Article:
It’s no wonder that pregnant women are confused about whether or not alcohol is off-limits during pregnancy. The National Organization on Fetal Alcohol Syndrome (NOFAS) warns that there is “No safe amount. No safe time. No safe alcohol. Period.”—a position echoed by the American Academy of Pediatrics (AAP) in its 2015 clinical report. Nonetheless, some parents and health care providers want to speculate about “safe” levels and compare the risks of light, moderate, and heavy drinking.
What are the risks of drinking alcohol when pregnant?
The risks associated with consuming alcohol during pregnancy include:
- preterm birth
- low birth weight for baby
- language and speech delays in the child
- behavioral problems, such as hyperactivity
- fetal alcohol syndrome (characterized by physical defects, poor growth, heart defects, and central nervous system damage)
A 2015 review article acknowledged that while the studies “are not fully conclusive,” some suggest that even low or moderate “consumption of alcohol during pregnancy may adversely affect children’s intelligence quotient (IQ), mental health, memory and verbal of visual performance.”
Another study which included nearly 1,000 mothers and their babies and specifically looked at alcohol exposure during certain periods of pregnancy found a fetus’s alcohol exposure — even small amounts — during the second half of the first trimester was most strongly associated with the development of fetal alcohol syndrome. However, the study concluded that women who are pregnant and those who may become pregnant should abstain from alcohol altogether.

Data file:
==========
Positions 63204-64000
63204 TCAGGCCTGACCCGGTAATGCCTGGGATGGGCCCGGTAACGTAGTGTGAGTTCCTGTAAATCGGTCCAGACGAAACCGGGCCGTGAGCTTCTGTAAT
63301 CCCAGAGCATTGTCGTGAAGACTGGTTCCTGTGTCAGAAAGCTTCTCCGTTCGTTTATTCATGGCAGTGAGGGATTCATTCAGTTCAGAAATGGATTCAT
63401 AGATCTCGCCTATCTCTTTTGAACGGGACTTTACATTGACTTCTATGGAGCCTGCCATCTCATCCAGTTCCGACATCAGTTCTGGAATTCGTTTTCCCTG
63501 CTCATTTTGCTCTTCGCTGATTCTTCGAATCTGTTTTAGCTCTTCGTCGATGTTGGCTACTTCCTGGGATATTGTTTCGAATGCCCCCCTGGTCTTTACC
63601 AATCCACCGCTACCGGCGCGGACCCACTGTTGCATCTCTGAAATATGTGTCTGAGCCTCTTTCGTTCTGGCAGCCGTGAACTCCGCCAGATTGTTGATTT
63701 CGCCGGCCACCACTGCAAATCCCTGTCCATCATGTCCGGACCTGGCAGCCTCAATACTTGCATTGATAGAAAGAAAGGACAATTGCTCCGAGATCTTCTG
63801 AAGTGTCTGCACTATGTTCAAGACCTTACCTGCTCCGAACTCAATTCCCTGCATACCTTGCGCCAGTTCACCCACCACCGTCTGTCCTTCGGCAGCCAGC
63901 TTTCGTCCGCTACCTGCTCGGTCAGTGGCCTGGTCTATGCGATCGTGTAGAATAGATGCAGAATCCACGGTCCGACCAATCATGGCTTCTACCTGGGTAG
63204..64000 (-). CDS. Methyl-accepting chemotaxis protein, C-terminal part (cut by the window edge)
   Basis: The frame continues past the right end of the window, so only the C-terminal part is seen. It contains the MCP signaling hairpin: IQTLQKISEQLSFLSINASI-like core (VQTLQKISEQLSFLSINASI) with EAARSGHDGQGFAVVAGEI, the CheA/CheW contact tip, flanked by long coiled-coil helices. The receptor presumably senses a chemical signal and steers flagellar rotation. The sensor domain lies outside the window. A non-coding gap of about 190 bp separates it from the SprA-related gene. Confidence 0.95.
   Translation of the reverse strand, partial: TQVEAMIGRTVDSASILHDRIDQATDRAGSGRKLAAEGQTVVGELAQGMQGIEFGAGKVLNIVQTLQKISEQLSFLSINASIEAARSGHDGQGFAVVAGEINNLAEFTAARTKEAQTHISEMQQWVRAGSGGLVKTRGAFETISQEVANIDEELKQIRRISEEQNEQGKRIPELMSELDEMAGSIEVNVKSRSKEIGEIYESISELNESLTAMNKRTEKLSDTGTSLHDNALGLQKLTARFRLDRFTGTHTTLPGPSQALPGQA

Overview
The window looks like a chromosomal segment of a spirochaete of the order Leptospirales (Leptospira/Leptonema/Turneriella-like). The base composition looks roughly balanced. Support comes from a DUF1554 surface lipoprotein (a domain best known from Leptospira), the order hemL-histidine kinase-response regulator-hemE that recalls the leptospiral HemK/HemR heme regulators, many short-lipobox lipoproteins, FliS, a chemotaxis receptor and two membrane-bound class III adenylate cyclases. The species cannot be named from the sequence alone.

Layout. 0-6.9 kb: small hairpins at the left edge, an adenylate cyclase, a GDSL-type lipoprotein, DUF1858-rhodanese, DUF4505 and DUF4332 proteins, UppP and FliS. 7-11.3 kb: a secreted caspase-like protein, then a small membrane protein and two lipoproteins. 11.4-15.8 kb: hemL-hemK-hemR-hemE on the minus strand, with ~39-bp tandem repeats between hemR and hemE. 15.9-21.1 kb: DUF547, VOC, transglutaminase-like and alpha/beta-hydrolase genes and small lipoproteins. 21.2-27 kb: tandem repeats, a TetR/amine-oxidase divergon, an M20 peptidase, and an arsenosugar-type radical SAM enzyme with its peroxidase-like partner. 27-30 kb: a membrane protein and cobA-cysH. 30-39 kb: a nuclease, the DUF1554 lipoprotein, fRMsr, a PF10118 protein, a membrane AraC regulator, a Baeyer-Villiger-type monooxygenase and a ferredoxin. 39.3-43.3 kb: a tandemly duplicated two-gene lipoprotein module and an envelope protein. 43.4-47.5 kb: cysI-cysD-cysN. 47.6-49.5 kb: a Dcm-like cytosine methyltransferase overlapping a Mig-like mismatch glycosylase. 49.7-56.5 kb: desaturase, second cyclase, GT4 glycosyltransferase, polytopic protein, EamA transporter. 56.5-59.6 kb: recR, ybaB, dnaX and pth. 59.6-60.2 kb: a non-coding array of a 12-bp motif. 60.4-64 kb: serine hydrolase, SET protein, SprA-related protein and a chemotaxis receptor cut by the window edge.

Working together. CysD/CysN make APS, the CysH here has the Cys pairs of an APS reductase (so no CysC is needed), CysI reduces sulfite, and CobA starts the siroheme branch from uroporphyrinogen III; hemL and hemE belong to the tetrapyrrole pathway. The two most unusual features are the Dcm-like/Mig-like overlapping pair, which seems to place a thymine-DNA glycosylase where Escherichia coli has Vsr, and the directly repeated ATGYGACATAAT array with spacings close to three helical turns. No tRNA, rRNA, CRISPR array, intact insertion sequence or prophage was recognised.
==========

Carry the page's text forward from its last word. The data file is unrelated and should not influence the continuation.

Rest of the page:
Perhaps most important to pregnant women making decisions about consuming alcohol, studies have often shown a dose-response effect. The risk of fetal alcohol syndrome and adverse neurological effects increases as the number of drinks consumed daily—or even during a single occasion—increases.
What are some alternatives to alcohol during pregnancy?
If you drink to relax, try other techniques like warm baths, massages, meditation, and/or acupuncture. If you drink out of habit, try non-alcoholic beverages or “mocktails.”